Making RFID Payments Ubiquitous

By Lynn DeRocco

Philips and Visa want people to be able to pay for goods and services anywhere by using RFID chips embedded in phones and other devices.


June 2, 2003 – The folks at Visa International would like you to use your Visa credit or debit card to pay for everything, no matter where you are. Their counterparts at Royal Philips Electronics would like to sell millions of RFID chips used in smart cards. So the two companies have teamed up to try to make wireless payments as common as pocket change.

Philips and Visa want shopping to be easier

Philips declined to provide details of how the partnership will proceed. But the company did say that the partners will recruit third parties to incorporate Philips MiFare smart card chips, which operate at 13.56 MHz, into devices. They will also try to work with media companies that can provide content and services for RFID-enabled devices.

Philips has been pursuing a goal of embedding its smart card chips in a wide variety of consumer electronics products. Last year, the Dutch company teamed with Sony to create a system of using RFID technology to pass information between consumer devices (see Sony, Philips Creating RFID Link). And Philips recently unveiled a software platform for connecting and authenticating RFID-enabled devices remotely over the Web (see Sony, Philips to Test RFID Platform).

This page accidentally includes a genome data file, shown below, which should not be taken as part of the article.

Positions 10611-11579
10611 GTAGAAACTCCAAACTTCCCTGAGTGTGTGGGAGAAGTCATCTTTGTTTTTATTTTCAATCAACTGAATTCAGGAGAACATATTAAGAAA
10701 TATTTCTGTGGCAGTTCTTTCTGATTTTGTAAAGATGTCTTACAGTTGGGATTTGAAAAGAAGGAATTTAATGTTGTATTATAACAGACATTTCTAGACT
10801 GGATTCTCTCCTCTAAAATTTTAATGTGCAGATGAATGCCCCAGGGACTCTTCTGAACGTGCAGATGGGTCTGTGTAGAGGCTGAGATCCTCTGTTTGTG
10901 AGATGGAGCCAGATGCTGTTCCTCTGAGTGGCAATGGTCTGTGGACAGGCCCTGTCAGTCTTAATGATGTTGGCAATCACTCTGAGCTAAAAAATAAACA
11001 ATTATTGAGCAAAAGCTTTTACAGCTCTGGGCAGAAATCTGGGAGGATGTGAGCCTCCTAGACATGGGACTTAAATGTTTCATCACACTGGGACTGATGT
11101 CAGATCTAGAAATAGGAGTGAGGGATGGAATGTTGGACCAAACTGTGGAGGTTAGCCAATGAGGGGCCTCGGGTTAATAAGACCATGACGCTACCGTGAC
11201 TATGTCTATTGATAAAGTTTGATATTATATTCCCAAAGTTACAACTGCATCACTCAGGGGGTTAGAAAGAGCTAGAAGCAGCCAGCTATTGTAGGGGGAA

The general concept behind the Philips-Visa alliance is that you might use an RFID tag in a handheld device to authenticate yourself to an online music site, so you could download your favorite tunes. Or you might wave a chip embedded in your mobile phone near a reader on a bus to pay the transit fare. In both cases, the payment would be charged to your Visa card or deducted from your account through a Visa debit card.

The broad aim of the two companies is to stimulate use of their products by making shopping even easier. Today, you can purchase airline tickets online and get an electronic ticket instead of a paper one. Philips sees no reason why the same concept can’t be used at movie theaters, concerts and other events. The e-ticket could be downloaded directly into a MiFare chip embedded in almost any device.

The concept could be extended to retail shopping. No more looking for an ATM card or digging a credit card out of your wallet. Just whip out your phone or PDA, wave it by the reader and you’ve paid. The technology to make this possible already exists. Philips and Visa will work with third parties to create specific applications and devices to employ contactless technology.

Reinhard Kalla, VP and general manager of identification at Philips Semiconductors, sees contactless Visa payments using Philips technology as a big opportunity for both companies. He says the process will be not only convenient, but also private and safe for consumers and merchants.

“Philips has been working for years in RFID with tags and labels, and contactless applications are also based on RFID,” Kalla says, “You would use this technology as if it were a smart card.” He adds that consumers will see “new and more exciting applications and content” resulting from the relationship with Visa in about a year. — Lynn DeRocco